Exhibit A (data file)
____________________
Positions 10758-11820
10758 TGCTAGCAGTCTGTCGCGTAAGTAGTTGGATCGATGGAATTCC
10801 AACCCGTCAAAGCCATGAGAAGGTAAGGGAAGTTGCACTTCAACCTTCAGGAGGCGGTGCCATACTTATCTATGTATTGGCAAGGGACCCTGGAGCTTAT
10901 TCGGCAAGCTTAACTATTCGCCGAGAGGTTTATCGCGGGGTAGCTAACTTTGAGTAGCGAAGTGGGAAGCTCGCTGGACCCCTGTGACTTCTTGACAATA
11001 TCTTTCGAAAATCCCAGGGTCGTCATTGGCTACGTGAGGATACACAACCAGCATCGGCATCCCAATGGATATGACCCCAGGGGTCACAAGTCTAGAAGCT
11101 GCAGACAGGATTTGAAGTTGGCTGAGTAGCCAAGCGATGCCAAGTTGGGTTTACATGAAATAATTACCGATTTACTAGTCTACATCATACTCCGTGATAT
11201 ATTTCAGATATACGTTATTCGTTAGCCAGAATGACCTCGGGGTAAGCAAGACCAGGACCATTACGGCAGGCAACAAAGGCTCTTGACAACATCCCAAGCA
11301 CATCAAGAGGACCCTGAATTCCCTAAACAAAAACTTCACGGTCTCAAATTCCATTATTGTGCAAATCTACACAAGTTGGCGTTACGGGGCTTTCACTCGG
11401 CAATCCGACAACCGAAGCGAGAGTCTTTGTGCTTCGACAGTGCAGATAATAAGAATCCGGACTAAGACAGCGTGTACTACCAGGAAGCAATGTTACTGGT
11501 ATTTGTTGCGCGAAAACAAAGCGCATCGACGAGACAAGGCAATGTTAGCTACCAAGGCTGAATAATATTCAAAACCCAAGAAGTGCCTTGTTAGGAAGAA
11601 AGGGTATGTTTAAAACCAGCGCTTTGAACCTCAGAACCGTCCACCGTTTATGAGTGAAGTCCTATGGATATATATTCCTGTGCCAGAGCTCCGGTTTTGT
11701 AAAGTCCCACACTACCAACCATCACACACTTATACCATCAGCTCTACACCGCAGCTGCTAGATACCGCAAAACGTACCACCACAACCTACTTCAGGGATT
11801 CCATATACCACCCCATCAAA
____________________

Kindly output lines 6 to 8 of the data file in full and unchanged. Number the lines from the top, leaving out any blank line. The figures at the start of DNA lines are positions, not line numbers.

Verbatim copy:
11101 GCAGACAGGATTTGAAGTTGGCTGAGTAGCCAAGCGATGCCAAGTTGGGTTTACATGAAATAATTACCGATTTACTAGTCTACATCATACTCCGTGATAT
11201 ATTTCAGATATACGTTATTCGTTAGCCAGAATGACCTCGGGGTAAGCAAGACCAGGACCATTACGGCAGGCAACAAAGGCTCTTGACAACATCCCAAGCA
11301 CATCAAGAGGACCCTGAATTCCCTAAACAAAAACTTCACGGTCTCAAATTCCATTATTGTGCAAATCTACACAAGTTGGCGTTACGGGGCTTTCACTCGG